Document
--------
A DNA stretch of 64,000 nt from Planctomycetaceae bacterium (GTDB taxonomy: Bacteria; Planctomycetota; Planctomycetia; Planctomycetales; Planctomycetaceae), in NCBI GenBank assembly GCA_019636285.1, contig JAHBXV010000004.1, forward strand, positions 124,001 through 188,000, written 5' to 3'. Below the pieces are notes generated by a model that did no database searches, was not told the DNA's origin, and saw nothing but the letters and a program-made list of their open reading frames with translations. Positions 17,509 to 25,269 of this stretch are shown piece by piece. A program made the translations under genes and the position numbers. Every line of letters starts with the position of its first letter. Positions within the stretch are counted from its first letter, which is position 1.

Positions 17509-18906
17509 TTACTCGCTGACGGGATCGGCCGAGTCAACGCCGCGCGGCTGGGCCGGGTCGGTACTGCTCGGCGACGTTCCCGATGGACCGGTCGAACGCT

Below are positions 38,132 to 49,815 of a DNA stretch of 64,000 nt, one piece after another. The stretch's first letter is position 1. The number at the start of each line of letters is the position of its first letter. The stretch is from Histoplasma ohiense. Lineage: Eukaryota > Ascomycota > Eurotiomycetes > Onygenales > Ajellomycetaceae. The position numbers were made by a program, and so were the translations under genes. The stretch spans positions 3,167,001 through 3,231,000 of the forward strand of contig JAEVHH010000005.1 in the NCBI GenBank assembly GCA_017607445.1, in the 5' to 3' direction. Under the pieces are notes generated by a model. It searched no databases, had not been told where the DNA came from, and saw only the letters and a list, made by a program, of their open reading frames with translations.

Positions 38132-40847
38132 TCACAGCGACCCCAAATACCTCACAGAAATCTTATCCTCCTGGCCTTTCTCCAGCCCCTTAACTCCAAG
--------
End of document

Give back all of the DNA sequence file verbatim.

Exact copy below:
A DNA stretch of 64,000 nt from Planctomycetaceae bacterium (GTDB taxonomy: Bacteria; Planctomycetota; Planctomycetia; Planctomycetales; Planctomycetaceae), in NCBI GenBank assembly GCA_019636285.1, contig JAHBXV010000004.1, forward strand, positions 124,001 through 188,000, written 5' to 3'. Below the pieces are notes generated by a model that did no database searches, was not told the DNA's origin, and saw nothing but the letters and a program-made list of their open reading frames with translations. Positions 17,509 to 25,269 of this stretch are shown piece by piece. A program made the translations under genes and the position numbers. Every line of letters starts with the position of its first letter. Positions within the stretch are counted from its first letter, which is position 1.

Positions 17509-18906
17509 TTACTCGCTGACGGGATCGGCCGAGTCAACGCCGCGCGGCTGGGCCGGGTCGGTACTGCTCGGCGACGTTCCCGATGGACCGGTCGAACGCT

Below are positions 38,132 to 49,815 of a DNA stretch of 64,000 nt, one piece after another. The stretch's first letter is position 1. The number at the start of each line of letters is the position of its first letter. The stretch is from Histoplasma ohiense. Lineage: Eukaryota > Ascomycota > Eurotiomycetes > Onygenales > Ajellomycetaceae. The position numbers were made by a program, and so were the translations under genes. The stretch spans positions 3,167,001 through 3,231,000 of the forward strand of contig JAEVHH010000005.1 in the NCBI GenBank assembly GCA_017607445.1, in the 5' to 3' direction. Under the pieces are notes generated by a model. It searched no databases, had not been told where the DNA came from, and saw only the letters and a list, made by a program, of their open reading frames with translations.

Positions 38132-40847
38132 TCACAGCGACCCCAAATACCTCACAGAAATCTTATCCTCCTGGCCTTTCTCCAGCCCCTTAACTCCAAG